Port firm builds stocks ahead of expected Brexit issues
A leading port manufacturer is building up stocks in the UK ahead of anticipated disruption after the Brexit transition period ends in January.
Adrian Bridge, chief executive of the Fladgate Partnership – which owns Croft, Taylor’s, Fonseca and Krohn – said he was expecting some impact in a market which accounts for 30% of is port sales.
“The UK still remains a very important market for us, simply because it's where we started 328 years ago,” said Bridge.
“The evolution of Brexit is clearly going to take place on January 1, 2021, and it would increasingly appear that it’s going to be one that’s not negotiated as a smooth transition and could lead to some market disruption.
“Ahead of that we have been building stocks in that market and continue to try to do so. We do anticipate some degree of disruption as a result of that political change.”
Bridge said that lockdown had seen global port sales increase for the company despite a depressed domestic market as a result of the pandemic’s impact on incoming tourism to Portugal.
“It is encouraging to see that port sales are up,” he said. “The increase over the summer was particularly visible in the purchase of dry white port – noticeably Taylor’s Chip Dry white port – and Croft Pink.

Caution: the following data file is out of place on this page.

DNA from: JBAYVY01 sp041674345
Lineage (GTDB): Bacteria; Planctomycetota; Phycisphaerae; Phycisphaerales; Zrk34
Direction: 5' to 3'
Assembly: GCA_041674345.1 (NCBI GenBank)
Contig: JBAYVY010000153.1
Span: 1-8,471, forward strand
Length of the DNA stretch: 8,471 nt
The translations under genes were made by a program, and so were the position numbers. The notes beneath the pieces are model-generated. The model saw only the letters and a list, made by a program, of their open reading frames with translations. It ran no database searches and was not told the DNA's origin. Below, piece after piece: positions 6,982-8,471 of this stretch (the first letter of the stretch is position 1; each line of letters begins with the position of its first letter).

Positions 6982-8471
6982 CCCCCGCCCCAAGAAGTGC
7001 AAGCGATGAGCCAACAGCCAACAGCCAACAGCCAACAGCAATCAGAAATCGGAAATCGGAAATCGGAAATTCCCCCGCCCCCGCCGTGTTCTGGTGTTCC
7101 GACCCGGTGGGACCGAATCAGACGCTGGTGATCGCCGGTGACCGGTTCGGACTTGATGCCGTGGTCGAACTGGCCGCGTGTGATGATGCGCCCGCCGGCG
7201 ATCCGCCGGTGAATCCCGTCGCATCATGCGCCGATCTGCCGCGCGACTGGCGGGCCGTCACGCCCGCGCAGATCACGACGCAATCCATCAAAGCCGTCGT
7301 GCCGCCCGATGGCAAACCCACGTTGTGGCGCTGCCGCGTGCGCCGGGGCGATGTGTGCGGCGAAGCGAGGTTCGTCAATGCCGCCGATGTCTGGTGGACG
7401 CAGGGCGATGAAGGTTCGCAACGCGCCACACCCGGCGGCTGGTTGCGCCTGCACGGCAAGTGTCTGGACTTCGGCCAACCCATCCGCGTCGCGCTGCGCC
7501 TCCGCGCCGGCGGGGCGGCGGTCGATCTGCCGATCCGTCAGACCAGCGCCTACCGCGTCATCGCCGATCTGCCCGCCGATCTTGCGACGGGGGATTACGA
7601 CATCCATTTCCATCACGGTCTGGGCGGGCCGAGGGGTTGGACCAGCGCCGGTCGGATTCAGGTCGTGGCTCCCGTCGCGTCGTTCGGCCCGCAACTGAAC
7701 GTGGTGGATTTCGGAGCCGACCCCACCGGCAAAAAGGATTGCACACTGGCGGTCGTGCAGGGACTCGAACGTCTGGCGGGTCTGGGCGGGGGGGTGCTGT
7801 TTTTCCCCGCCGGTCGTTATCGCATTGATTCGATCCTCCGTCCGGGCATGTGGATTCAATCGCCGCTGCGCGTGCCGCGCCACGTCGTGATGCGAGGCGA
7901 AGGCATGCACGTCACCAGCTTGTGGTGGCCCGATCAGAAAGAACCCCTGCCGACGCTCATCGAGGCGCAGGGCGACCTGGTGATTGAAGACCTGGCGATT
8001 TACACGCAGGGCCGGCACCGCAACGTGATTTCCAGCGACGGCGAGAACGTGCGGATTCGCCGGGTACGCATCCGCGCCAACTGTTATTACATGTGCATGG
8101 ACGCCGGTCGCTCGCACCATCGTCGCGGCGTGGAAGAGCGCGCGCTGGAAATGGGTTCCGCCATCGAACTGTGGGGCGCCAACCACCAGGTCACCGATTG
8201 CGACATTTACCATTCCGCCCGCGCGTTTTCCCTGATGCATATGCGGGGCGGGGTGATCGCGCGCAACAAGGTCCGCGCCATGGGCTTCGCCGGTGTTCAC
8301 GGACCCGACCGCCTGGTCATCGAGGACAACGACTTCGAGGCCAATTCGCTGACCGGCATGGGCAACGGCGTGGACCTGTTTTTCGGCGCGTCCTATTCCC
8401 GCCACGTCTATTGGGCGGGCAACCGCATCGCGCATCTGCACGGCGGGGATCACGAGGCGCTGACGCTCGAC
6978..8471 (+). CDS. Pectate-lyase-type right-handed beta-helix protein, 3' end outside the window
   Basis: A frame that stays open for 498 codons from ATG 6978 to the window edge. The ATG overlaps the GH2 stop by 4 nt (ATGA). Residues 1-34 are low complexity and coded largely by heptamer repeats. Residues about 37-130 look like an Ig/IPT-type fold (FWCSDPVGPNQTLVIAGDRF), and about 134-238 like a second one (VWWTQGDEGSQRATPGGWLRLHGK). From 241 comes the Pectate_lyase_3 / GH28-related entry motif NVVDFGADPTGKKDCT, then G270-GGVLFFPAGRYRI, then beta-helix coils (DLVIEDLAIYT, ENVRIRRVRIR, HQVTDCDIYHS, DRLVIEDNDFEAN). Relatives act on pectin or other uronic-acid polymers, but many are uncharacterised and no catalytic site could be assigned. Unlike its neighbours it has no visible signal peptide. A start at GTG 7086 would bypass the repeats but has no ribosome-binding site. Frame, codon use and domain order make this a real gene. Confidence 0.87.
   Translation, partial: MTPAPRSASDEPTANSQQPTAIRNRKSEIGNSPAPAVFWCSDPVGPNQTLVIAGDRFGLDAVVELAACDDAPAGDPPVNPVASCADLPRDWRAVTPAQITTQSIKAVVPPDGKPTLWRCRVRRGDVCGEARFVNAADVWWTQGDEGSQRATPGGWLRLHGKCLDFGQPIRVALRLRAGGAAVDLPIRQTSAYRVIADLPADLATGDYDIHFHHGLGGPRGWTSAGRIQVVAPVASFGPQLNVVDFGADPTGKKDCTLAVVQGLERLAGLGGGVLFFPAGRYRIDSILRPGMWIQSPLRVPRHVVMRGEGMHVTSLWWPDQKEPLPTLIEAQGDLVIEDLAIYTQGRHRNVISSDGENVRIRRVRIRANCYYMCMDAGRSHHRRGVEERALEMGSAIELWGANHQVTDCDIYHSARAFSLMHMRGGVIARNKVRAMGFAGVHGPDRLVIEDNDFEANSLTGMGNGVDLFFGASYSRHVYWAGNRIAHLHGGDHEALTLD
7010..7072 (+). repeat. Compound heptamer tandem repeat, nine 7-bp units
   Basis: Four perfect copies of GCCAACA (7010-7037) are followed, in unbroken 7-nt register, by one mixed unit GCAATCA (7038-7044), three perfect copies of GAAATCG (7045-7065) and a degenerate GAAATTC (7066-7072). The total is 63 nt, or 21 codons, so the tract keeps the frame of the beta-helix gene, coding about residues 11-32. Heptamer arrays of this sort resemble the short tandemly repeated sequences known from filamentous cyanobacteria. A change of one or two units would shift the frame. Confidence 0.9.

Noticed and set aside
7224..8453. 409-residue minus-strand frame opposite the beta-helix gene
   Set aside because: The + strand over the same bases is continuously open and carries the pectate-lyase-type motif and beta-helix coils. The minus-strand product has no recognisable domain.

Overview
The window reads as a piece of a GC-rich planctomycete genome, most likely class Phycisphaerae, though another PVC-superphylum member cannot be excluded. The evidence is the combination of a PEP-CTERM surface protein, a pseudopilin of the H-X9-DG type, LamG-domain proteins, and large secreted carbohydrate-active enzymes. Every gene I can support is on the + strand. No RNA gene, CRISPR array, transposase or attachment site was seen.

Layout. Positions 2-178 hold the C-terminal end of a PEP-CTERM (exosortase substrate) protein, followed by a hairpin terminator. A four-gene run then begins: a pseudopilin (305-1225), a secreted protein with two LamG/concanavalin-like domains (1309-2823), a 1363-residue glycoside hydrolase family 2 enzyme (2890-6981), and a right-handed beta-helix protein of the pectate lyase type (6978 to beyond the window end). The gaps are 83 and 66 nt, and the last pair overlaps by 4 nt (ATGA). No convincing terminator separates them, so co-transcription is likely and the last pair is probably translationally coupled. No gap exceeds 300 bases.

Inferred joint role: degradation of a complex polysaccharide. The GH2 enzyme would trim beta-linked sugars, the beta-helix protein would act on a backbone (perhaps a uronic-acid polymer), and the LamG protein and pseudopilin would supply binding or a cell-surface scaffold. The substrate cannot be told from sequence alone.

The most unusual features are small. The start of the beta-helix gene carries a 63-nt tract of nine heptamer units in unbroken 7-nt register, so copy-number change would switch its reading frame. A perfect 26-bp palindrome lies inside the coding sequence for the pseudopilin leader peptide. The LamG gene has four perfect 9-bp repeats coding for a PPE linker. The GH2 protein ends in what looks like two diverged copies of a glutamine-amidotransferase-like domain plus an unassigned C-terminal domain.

“It did appear that we had large numbers of consumers enjoying port as a mix with cocktails or tonic water over the summer.
“A particular market that stood out for Pink was the UK where we saw a substantial increase in our sales.
“Broadly speaking most markets that we operate in have seen port sales increase. The key point is that trade channels have changed.
“If we use the US as an example, where probably a third of port sales were going through restaurants and hotels, that part of the business has all but disappeared, yet the same volume that was being sold through those outlets is now being sold through retail stores.
“It’s created a slight change in the mix because there are things people more often consume in a restaurant that they aren’t able to buy in their local store, so we’ve seen lower sales of, for example, Taylor Fladgate 20 Year Old, and an increase in the more standard Ruby and Tawny ports in the US.”